Why gossiping does not belong in the workplace

Why Gossiping Does Not Belong in the Office

Have you ever had people talk about you behind your back? If you’ve been to high school, chances are this has happened to you on more than one occasion. You probably assume that as soon as you leave your high school years, gossiping will stop and you can move on with your professional life free from this negative aura. But in reality, gossiping often transcends age boundaries and no workplace is immune from it.

Gossiping can take on two forms, positive gossip or negative gossip. Although positive gossip generally does not intend to harm, it still involves reports about other people that may or may not be true. Negative gossip creates the most damage in a workplace. Negative gossip not only involves reports about other people that may not be true, but it often has the intent to harm that person’s professional or personal reputation.

I believe every workplace should have a policy against gossip. As professionals and employees, you have the power to begin eradicating gossip in your workplace. Here is a list of reasons why you shouldn’t partake in gossip in the office.

You Don’t Know if You’re Reporting Accurate Information

As a professional, you have certain standards of integrity and honesty that you should uphold. If you report incorrect information or spread negative rumours about one of your coworkers, you will not be seen as an employee who can be trusted with important confidential matters.

The Person You’re Gossiping to Will Wonder if You Talk That Way About Them

This is basic human courtesy and a rule that I was taught from a very young age. You should never speak ill of others behind their back; not only does it show disrespect for the person you’re talking about, but the person you’re talking to will probably wonder if you talk that way about them behind their back.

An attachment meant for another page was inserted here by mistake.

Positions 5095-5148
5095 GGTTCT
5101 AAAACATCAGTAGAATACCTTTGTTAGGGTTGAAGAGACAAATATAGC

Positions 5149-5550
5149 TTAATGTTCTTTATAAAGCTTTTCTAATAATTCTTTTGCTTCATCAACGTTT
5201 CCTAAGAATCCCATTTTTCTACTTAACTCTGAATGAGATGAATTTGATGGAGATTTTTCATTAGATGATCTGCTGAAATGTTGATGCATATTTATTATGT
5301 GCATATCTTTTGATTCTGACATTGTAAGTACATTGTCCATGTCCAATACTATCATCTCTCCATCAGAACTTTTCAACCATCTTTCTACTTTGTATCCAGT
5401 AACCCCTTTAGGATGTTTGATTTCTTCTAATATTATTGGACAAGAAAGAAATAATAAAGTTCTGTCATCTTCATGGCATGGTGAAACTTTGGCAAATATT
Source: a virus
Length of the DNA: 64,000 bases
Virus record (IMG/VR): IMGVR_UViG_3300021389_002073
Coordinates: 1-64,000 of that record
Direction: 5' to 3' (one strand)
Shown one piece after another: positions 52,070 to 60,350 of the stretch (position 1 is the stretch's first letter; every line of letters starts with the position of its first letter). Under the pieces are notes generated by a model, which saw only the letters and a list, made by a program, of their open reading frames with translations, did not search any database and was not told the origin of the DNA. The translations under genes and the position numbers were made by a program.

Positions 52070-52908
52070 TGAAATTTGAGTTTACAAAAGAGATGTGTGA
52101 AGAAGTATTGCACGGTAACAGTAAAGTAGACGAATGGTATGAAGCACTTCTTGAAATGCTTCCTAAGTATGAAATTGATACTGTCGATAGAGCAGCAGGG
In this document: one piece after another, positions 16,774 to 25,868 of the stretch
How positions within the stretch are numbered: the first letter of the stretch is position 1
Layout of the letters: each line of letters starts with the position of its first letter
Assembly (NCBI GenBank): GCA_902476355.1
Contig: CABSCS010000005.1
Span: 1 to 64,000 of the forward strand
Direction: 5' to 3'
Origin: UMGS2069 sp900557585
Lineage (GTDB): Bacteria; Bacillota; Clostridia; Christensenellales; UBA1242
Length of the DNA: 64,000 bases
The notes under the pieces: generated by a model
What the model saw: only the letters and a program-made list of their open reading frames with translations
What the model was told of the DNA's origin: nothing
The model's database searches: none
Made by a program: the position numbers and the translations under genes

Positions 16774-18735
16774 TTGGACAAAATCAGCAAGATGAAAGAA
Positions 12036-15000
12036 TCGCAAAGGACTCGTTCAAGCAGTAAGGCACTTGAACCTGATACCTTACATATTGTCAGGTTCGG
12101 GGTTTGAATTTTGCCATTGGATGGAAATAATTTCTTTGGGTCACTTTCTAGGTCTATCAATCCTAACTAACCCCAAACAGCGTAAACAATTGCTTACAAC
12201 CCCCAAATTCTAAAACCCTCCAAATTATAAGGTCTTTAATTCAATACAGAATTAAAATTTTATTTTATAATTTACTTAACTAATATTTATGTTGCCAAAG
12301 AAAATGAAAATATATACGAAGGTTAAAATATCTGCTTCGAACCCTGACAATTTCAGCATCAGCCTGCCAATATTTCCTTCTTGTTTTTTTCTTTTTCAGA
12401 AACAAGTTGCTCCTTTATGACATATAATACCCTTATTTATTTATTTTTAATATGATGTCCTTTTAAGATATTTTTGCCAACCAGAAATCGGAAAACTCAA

Coworkers Will Begin to Distrust You

If you get the reputation for being the office gossiper, other people in the office will become reluctant to interact with you and work with you in a team. They may feel they cannot trust you as a professional.

You Won’t Look Like a Busy Professional

Busy professionals simply don’t have time to gossip. They have too much work piled up on their desk to participate in that kind of behaviour. If you’re an ambitious professional who is determined to climb the corporate ladder, is this the image you really want to give management – the image that you’re not busy enough?

It Decreases Productivity

Gossiping takes your time away from the more important tasks that you should be performing. When you’re at the office, you’re there to perform a job. Whether it’s entering data into a computer or being the mastermind of your company’s new marketing strategy, your job is important and an integral part of your company’s future.

If you have experienced gossiping in your workplace and it has disrupted your morale, efficiency, or your professional reputation, then why not propose to management that a “No Gossip Policy” is implemented in your office.

You can also try some of the strategies I share in “How to Handle Negative Office Gossip“. And find out about gossip at cocktail parties in “5 Dos and Don’t for Fabulous Cocktail Party Etiquette“.

Or start with your social media power of Twitter and click to share this tweet using the hashtag #NoOfficeGossip: “Here are 5 reasons for #NoOfficeGossip from @execimpressions http://bit.ly/1hRUZkA .

[Header image courtesy of Ambro/FreeDigitalPhotos.net]

About Kara

Kara Ronin is the founder of Executive Impressions. She is an executive coach who specialises in leadership presence, social skills and business etiquette. She is also the creator of Bestselling Udemy course, Business Etiquette 101. Kara’s advice and unique perspectives have been featured in Time Inc., Business Insider, Ignites Europe (a Financial Times Service), The Muse, The Local France, The West Australian, and more. Kara works regularly with lawyers, investment bankers, and finance professionals to help them build presence, authority and influence in business. Get Kara's insights delivered straight to your inbox